ON APPEAL FROM THE UNITED STATES DISTRICT COURT FOR THE DISTRICT OF NEW JERSEY. D.C. Civ. Nos. 83-2864 and 84-0678.
The defendants in several product liability actions pending in the district court petition here pursuant to 28 U.S.C. § 1651 (1982) for a writ of mandamus (1) directing the district judge to vacate an order modifying a discovery order previously entered by a United States magistrate, and (2) reassigning the cases to another judge. Petitioners contend that the challenged order is inconsistent with the mandate of this court in Cipollone v. Liggett Group, Inc., 785 F.2d 1108 (3d Cir.1986), and is otherwise inconsistent with law. They contend, as well, that the district court judge should be removed from the case because of bias against the defendants' industry. We deny the petition for mandamus and for reassignment.
The Cipollone case is one of eight actions filed on behalf of cigarette smokers in the state and federal courts of New Jersey by the same law firm. There are presently over 100 such cases pending in other jurisdictions. Plaintiffs in all of them are cigarette smokers or their personal representatives who have filed product liability suits asserting negligence, strict liability and intentional wrongdoing by tobacco companies. Claiming that their lung cancer or other smoking-related disease resulted from smoking defendants' cigarettes, the plaintiffs in those actions allege that the defendants failed to inform consumers adequately of the health risks in smoking and that when health warnings did appear on their products, they were effectively negated by their advertising practices.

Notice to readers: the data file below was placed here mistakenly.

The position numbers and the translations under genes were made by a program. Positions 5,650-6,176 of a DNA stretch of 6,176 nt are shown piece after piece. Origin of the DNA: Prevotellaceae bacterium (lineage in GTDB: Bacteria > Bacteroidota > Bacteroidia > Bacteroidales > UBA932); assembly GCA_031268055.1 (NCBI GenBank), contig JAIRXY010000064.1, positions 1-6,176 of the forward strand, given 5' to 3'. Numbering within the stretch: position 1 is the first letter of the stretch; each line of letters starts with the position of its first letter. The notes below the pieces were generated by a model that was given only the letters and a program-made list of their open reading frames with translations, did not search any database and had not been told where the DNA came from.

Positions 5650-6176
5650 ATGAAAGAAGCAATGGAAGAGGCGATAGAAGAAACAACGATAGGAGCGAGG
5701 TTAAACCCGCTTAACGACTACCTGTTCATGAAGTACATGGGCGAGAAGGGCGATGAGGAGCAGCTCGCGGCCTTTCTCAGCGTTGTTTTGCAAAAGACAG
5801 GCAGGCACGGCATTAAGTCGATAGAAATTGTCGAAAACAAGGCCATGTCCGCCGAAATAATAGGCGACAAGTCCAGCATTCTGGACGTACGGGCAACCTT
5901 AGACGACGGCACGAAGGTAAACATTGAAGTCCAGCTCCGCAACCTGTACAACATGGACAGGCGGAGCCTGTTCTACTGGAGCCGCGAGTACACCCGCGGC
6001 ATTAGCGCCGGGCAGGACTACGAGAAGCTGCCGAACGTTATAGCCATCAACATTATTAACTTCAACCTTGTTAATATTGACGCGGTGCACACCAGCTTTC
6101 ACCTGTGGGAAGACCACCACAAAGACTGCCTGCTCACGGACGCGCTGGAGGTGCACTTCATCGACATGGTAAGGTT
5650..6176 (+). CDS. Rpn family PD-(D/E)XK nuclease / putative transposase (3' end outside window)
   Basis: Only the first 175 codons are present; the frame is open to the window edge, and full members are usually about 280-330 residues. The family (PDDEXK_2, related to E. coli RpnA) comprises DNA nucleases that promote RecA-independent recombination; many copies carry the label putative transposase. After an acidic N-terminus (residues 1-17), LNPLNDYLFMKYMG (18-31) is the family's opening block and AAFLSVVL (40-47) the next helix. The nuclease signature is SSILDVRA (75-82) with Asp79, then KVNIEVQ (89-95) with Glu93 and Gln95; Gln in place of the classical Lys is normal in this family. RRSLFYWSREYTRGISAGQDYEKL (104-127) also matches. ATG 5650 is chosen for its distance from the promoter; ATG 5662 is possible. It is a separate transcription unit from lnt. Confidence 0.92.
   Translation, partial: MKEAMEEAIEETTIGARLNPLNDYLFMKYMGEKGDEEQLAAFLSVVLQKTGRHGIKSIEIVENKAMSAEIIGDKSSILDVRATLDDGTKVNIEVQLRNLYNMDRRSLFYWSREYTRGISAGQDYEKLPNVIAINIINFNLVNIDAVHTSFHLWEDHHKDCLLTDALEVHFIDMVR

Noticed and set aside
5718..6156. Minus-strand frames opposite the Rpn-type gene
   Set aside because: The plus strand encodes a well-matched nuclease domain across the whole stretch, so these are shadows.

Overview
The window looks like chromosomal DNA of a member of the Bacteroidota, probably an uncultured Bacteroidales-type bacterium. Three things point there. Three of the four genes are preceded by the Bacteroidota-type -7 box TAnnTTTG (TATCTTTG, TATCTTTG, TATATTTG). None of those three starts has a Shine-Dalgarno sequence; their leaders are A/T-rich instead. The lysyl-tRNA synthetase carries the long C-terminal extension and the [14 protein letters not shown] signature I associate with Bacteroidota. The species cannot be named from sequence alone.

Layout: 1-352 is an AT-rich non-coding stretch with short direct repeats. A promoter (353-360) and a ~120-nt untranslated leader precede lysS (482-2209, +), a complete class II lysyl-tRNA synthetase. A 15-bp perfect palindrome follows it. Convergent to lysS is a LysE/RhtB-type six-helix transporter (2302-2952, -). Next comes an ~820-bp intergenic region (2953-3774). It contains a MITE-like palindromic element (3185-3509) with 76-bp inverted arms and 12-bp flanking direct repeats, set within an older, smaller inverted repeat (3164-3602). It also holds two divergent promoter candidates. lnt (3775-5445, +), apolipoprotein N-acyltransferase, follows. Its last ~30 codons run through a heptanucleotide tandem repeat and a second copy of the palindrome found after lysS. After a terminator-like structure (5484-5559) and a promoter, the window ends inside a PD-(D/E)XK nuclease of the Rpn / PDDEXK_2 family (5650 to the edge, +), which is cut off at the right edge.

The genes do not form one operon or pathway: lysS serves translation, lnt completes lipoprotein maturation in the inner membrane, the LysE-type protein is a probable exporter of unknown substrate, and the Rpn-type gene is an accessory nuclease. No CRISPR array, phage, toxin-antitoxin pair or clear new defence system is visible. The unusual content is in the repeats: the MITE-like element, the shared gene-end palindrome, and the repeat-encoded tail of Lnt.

This case began in the United States District Court for the District of New Jersey, when Rose Cipollone and her husband, Antonio, filed a complaint on August 1, 1983 against Liggett Group, Inc., Philip Morris, Inc., and Loew's Theaters, Inc., all of which manufacture cigarettes. Cipollone alleged that as a result of smoking defendants' cigarettes for almost forty years, she developed bronchogenic carcinoma and sustained other personal injuries. Cipollone sought compensation for her injuries on theories of strict liability and negligence and her husband sought compensation for loss of consortium. Cipollone's primary contentions were that the defendants had withheld scientific evidence from the public and had misrepresented the health hazards of smoking.
A short time later, Susan Haines, administratrix ad prosequendum and executrix of the Estate of Peter F. Rossi brought an almost identical action in the same court against the same defendants as well as R. J. Reynolds Tobacco Co. and the Tobacco Institute, Inc. Haines had the same counsel as Cipollone and sought compensation for Rossi's pain and suffering and compensation for his death, which allegedly resulted from his smoking defendants' cigarettes.